Fill out this form and we will contact you as soon as possible to schedule your initial case review.
In addition to the criminal penalties for domestic violence, nearly every aspect of your life will be affected by a domestic violence conviction. Domestic violence carries with it a permanent record, possible loss of rights and may interfere with your current or future employment.
A domestic violence conviction is permanent. It is important to note that a criminal conviction of domestic violence cannot be expunged from your record. Further, the record of such a conviction cannot be sealed, and therefore, you could be labeled as a violent offender for life.
A domestic violence conviction may result in the loss of your professional license. Depending upon the nature of the offense, it is possible that a domestic violence conviction may result in the revocation of your professional license. The board issuing such licensing could review your conviction and determine that you have committed an offense worthy of the loss of your license.
A domestic violence conviction may result in the loss of your immigration and/or naturalization status. Section 237 of the Immigration and Nationality Act (I.N.A.) provides that any noncitizen convicted after September 30, 1996 of domestic violence, stalking, child abuse, child neglect, or child abandonment, is deportable. Therefore, a domestic violence conviction may result deportation.
A domestic violence conviction will prohibit your from owning firearms. Federal law prohibits you from owning a firearm if you have been convicted of misdemeanor domestic violence. Because the conviction cannot be expunged from your record, you will never be permitted to legally own a gun. Furthermore, you may be unable to obtain a hunting license.
A domestic violence conviction may result in the loss of your job or your inability to obtain a new job. Because the domestic violence conviction would permanently appear on your record, potential employers would uncover such convictions with a routine background check. Employers are not prohibited from refusing to hire convicted criminals. It is possible that the one thing standing between you and being hired for a position would be that conviction.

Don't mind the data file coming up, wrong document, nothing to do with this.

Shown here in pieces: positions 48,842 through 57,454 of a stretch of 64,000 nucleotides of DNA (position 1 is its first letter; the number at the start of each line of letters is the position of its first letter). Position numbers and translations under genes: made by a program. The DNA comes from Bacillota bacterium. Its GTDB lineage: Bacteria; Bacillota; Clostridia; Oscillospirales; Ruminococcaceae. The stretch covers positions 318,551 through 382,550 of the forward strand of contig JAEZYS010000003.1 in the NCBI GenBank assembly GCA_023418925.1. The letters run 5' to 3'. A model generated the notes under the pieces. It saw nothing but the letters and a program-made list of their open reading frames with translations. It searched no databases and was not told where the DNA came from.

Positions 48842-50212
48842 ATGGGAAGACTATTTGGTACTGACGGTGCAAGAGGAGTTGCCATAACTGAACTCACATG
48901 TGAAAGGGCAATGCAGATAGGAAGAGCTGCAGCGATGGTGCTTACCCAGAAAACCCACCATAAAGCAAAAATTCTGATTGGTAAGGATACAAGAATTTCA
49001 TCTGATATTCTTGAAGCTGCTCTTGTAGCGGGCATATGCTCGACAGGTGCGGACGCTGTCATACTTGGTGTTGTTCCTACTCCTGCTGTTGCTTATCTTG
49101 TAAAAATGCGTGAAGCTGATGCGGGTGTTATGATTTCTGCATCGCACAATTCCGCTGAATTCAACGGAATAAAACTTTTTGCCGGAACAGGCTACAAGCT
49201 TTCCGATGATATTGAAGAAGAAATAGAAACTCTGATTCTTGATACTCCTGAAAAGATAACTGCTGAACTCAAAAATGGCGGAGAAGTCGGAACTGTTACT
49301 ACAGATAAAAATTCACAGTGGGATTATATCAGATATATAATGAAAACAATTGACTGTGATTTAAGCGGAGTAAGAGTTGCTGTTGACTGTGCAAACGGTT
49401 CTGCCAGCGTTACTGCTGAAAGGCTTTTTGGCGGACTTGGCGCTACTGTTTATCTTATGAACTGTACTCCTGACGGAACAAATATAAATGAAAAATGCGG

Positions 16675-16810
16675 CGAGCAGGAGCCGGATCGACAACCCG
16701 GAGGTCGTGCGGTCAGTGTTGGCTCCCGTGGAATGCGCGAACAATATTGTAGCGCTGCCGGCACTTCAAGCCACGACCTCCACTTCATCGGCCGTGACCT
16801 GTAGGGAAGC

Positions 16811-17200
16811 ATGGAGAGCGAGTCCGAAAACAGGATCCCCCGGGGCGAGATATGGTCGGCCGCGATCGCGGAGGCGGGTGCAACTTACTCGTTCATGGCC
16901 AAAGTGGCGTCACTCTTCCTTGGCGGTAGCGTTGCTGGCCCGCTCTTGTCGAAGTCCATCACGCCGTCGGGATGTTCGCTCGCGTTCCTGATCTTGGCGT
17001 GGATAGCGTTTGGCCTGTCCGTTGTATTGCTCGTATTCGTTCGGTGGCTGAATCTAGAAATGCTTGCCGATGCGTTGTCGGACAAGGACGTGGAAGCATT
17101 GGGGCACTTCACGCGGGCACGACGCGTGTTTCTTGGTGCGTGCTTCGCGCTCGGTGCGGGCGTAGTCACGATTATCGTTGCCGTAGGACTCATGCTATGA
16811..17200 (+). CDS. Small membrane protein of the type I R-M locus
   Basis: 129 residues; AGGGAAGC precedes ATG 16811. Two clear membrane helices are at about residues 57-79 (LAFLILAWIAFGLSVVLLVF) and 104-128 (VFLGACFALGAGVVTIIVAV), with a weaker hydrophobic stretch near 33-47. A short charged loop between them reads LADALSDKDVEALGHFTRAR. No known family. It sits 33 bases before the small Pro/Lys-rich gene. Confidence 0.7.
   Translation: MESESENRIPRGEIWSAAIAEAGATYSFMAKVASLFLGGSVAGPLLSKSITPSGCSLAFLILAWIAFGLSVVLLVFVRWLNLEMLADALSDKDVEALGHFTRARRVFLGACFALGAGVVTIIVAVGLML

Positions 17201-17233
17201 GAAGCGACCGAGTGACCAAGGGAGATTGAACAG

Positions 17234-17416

You may lose custody of your children. If you are currently in the process of a divorce, or if divorce proceeding are filed following the charges of domestic violence, you will likely lose of custody of your children.
Your housing status may be affected. You may be ineligible for public house assistance or welfare following a domestic violence conviction. You may be unable to rent or purchase a home.
There are a number of other potential consequences of a domestic violence conviction, and the attorney of the Joslyn Law Firm will advise you of the potential penalties and consequences associated with the facts of your case.
Domestic violence charges can cause many challenges outside of the criminal aspect. A conviction can lead to a loss of employment, housing, and other devastating events. Having competent domestic violence defense counsel can increase your chances of a favorable result in criminal court and possibly avoid these collateral consequences.
If faced with domestic violence charges, contact theJoslyn Law Firm at (614) 444-1900 or send an online message to schedule a free consultation.
The attorneys at Joslyn Law Firm have years of experience representing clients with complex criminal issues throughout the state of Ohio, including Delaware County and the surrounding counties, including Pickaway County, Madison County, Franklin County, Licking County and Fairfield County.